The chemical compositions of pulp wastes produced from fermented African locust bean before and after fermentation were assessed in order to determine their possible utilization. The fermented bean pulp waste contained protein 11.75 %; ash, 15.86 %; crude fibre, 21.55 %; starch, 32.14 %; dry matter, 93.5% and moisture, 6.5 % while the unfermented pulp contained protein 10.13 %; ash content, 14.14%; crude fibre 22.63%; starch, 28.20%; dry matter, 92.5% and moisture, 7.5%. The unfermented locust bean pulp waste contained some essential amino acids including methionine, lysine, leucine and isoleucine and some non-essential amino acids include histidine, proline, glycine and tyrosine. Concentrations of tannin and oligosaccharides were generally very low. The pulp waste was used wholly and partially to replace corn starch (yellow maize) as a binder in the preparation of the diet of cultured fish (Clarias gariepinus). Six diets were formulated using the pulp waste in various proportions. The binding power and the crumbling rate were assessed. The crumbling rate declined with increased inclusion of the pulp. The unfermented locust pulp waste exhibited a stronger binding effect than corn starch after 12 weeks storage. Diets stored in jute bags showed minor quality deterioration due to insect infestation, while diets stored in polythene bags maintained good quality throughout the study period. The use of locust bean waste can thus serve the dual purpose of (a) turning the waste into a useful and value-added farm product and (b) effective substitution for corn starch as a binder in fish feeds.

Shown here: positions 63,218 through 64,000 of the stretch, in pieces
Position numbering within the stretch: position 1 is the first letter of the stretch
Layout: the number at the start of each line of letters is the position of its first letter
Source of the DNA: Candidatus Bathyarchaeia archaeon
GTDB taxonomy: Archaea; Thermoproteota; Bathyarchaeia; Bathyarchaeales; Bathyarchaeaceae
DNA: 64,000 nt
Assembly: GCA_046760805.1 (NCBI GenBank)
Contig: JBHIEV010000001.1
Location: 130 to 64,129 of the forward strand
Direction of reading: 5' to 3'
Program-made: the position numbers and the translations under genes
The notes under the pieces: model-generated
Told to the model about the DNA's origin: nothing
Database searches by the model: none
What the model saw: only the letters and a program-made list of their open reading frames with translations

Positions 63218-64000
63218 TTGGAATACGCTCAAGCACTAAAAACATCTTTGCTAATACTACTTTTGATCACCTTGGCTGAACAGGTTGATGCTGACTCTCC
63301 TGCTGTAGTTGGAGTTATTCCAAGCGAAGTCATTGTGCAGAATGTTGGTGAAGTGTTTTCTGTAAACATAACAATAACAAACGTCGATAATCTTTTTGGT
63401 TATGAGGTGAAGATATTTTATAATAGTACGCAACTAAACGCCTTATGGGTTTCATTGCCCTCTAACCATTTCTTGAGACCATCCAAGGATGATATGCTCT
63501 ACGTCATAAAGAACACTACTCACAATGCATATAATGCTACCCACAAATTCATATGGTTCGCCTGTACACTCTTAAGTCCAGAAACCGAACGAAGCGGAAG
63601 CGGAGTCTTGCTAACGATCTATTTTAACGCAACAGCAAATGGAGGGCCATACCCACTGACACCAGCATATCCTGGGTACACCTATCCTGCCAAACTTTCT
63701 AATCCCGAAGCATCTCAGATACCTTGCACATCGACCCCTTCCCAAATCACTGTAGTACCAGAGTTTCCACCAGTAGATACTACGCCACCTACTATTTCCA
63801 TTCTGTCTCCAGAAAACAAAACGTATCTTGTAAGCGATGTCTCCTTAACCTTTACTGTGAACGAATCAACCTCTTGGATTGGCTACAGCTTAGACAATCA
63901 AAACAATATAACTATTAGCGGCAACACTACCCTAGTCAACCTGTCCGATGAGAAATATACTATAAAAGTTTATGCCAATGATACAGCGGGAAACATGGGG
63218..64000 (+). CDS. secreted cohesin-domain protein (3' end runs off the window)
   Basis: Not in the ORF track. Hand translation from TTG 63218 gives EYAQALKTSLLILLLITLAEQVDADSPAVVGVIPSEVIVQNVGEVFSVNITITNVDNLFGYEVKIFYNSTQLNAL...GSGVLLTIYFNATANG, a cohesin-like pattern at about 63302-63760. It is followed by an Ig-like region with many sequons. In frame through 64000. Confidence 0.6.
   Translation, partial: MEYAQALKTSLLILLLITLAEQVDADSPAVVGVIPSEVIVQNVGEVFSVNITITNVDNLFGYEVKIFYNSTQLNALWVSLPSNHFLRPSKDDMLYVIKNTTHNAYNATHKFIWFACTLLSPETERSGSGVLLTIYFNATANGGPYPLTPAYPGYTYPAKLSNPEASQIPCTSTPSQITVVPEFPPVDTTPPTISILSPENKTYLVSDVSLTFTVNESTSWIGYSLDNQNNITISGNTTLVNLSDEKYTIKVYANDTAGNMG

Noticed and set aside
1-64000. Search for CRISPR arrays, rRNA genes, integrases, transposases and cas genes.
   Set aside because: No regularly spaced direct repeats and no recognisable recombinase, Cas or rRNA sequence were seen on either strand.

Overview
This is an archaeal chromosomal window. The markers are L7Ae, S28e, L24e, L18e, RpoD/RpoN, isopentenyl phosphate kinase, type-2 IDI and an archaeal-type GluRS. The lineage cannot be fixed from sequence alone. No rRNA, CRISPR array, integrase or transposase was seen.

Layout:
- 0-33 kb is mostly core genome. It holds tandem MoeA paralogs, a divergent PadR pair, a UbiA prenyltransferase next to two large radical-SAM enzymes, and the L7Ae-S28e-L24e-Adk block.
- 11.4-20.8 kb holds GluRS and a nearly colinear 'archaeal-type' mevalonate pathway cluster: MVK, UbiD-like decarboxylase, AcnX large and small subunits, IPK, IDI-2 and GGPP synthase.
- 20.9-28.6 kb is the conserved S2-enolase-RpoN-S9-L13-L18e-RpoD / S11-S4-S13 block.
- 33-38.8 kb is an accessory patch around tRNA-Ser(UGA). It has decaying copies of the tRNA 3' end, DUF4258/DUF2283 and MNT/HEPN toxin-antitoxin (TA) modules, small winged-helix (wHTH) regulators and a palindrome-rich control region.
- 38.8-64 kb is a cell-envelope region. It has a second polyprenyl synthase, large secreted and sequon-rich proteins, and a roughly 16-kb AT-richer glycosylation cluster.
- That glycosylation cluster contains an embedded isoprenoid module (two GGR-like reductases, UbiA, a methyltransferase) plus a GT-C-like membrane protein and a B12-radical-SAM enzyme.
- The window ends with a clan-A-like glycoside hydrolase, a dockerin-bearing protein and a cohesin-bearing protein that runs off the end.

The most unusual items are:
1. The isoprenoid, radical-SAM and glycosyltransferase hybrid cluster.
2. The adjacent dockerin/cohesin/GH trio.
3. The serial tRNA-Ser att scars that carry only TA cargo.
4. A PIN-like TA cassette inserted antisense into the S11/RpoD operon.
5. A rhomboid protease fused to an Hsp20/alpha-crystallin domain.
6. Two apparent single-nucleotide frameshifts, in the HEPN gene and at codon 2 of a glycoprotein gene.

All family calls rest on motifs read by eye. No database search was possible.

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Last Updated on April 8, 2019 by admin